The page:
PITTSFIELD – The first combined flea market, tag sale and crafts fair, a fundraising event held last weekend at Arrowhead, 780 Holmes Road, turned out to be successful as well as diversified and fun.
Twenty-plus vendors,who paid $25 a table, participated.
Arrowhead is the former home of New England writer Herman Melville. He wrote Moby Dick, among several other works, in an upstairs bedroom of the old homestead.
At the well-attended event, one could buy everything from Peruvian earrings, a Portuguese flower frog, and miniature acrylic paintings to glassware, handmade felt blankets and books by an author who was on hand to sign them, just to mention a few items.
Jana Laiz, Arrowhead’s writer-in-residence, as well as one of the event’s planners and a participant, said she left her Egremont home at 5:25 a.m. on the day of the event. When she got to Arrowhead at dawn, there was already a vendor setting up shop.
“It was a wonderful way to raise money for Arrowhead,” she said. “We are thinking of making it a monthly event next spring through fall.” It might be called the Arrowhead Antique Flea Market and Tag Sale, she said.
Ms. Laiz wore a shirt with last weekend’s event’s title, “I’d prefer not to keep this” Tag Sale, Flea Market and Crafts Fair.
Some of those words were originally coined by Mr. Melville in “Bartleby the Scrivener,” Ms. Laiz said.
She calls herself a “tag sale maven.” She thoroughly enjoys searching sales for treasures. Eventually, the time comes to re-sell items.
“You go around your house and see something that’s been around for 19 years and you no longer want,” she said, “so you let it go. You detach.”
Her own detached items were spread out on tables under a tent top and she said she had a great day selling things.
Event Proceeds to Help Finance Renovations
Betsy Sherman, director of the Berkshire Historical Society, which owns and operates Arrowhead, said all money raised will go toward extensive renovations of the house and barn that are currently taking place.
The house has been painted and a porch has been replaced with a replica of the original one, she said.
The renovation was supported, in part, by matching grants from the Massachusetts Historical Commission, the Massachusetts Cultural Facilities Fund and the Susan Vaughn Foundation, according to Arrowhead’s website.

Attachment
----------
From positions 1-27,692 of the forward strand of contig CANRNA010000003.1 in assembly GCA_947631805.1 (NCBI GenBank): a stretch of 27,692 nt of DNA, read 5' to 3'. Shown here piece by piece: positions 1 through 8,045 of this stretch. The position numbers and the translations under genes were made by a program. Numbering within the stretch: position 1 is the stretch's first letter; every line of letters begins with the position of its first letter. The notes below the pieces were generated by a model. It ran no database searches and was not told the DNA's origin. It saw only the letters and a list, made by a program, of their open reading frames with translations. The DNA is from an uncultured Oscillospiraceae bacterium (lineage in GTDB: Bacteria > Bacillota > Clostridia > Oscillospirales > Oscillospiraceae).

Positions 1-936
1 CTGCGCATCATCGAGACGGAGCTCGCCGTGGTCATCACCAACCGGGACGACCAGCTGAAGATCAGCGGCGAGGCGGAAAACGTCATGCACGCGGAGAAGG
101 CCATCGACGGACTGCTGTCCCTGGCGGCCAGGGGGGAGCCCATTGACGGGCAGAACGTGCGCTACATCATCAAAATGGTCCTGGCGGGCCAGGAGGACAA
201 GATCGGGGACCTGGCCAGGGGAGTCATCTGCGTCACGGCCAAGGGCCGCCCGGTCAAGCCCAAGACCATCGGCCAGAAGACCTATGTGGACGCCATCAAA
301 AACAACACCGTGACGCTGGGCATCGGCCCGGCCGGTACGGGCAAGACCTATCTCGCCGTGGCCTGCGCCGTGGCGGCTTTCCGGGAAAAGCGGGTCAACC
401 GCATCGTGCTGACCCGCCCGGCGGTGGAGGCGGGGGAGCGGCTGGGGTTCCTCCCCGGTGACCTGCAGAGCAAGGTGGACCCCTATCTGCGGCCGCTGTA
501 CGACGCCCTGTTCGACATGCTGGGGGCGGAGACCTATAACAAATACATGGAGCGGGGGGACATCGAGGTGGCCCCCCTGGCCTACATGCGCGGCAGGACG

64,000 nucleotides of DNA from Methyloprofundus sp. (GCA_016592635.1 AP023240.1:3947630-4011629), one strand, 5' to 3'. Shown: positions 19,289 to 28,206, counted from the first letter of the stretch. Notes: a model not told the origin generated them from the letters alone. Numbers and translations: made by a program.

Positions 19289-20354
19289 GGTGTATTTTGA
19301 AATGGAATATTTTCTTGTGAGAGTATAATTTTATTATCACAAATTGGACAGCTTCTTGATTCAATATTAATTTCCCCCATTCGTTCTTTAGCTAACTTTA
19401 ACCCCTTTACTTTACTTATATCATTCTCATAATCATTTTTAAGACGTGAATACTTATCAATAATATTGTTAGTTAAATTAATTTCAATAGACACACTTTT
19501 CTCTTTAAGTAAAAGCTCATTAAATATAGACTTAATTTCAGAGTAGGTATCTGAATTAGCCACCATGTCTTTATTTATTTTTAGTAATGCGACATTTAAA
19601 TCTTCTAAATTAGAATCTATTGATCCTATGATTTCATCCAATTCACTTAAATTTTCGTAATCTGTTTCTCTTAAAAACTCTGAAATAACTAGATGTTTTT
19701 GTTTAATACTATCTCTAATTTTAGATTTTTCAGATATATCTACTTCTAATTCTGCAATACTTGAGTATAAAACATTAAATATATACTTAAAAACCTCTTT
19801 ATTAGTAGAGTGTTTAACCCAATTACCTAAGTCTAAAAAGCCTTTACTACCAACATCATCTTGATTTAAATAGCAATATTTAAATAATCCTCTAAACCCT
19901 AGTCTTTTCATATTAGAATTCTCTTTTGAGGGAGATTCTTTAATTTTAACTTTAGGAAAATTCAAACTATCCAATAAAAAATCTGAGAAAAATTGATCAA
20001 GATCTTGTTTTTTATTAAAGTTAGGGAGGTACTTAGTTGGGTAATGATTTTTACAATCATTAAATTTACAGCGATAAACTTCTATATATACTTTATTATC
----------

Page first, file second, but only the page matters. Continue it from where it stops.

The grants totaled $80,000 and the final cost was at least $100,000, Ms. Sherman said.
The next renovation project will be installation of two handicapped restrooms in the barn as well as a redo of a kitchen and storage area, all of which, of course, cost money.
She concurred that serious thought is being given to making the flea market, tag sale and crafts sale a monthly event come next spring.
“We have enough property,” Ms. Sherman said.
Vendors at the event set up their tables on a lawn adjacent to the house on the Arrowhead grounds.
Everyone Had a Wonderful Time
Charles Flint, a well known antiques expert, owner of Charles Flint Fine Art and Antiques in Lenox, and a member of the Berkshire Historical Society Board of Directors, was on hand to do antiques appraisals.
“I think everyone had a wonderful time,” he said, of the event.
The Berkshire Historical Society has 10 people on the Board of Directors and it is growing, Mr. Flint said.
Vendors at the flea market came from all over the area. For instance, Ken Musselman, a lifelong artist and illustrator, traveled from East Canaan, CT, to sell his exquisite and detailed paintings.
There were New England scenes depicting flower-filled spring as well as icy, snow covered winter landscapes.
His web address is www.kenmusselman.com.
Author Sells Books at Event
Richard Matturro, an author of six fictional novels, sat behind a table filled with his books, all for sale.
He holds a doctorate in English and teaches literature in the English Department of UAlbany.
He lives over the border in New York State..
Mary Trev Thomas sat in a chair next to him on the lawn, welcoming potential book buyers. The author’s website is www.richardmatturro.com.
Sarah Formel of Great Barrington sold, among other things, intricately fashioned earrings from Peru.
She said her husband owns the junk yard in Housatonic. She has set up a small store in an office there where she sells jewelry.
The weather cooperated perfectly for the fundraising event, clouding over only in the afternoon.
As writer-in-residence, Ms. Laiz said she gets to sit at a desk in Herman Melville’s study and write her own novels and children’s books.
She also holds workshops in public schools from the third grade and up.
She talks with students on how people get inspiration to write.
Last year she did four workshops in the schools and she’s open to doing more this school year.
Walking on the grounds at Arrowhead is a heady experience for writers as well as just the curious. One can imagine how Herman Melville climbed the stairs in the homestead, went into his study and peered out the window at the hills in the distance.
The property and the house itself is a Berkshire County treasure. Fundraising events like the one last weekend assure that the needed renovations will be made so visitors can continue to enjoy a part of living history.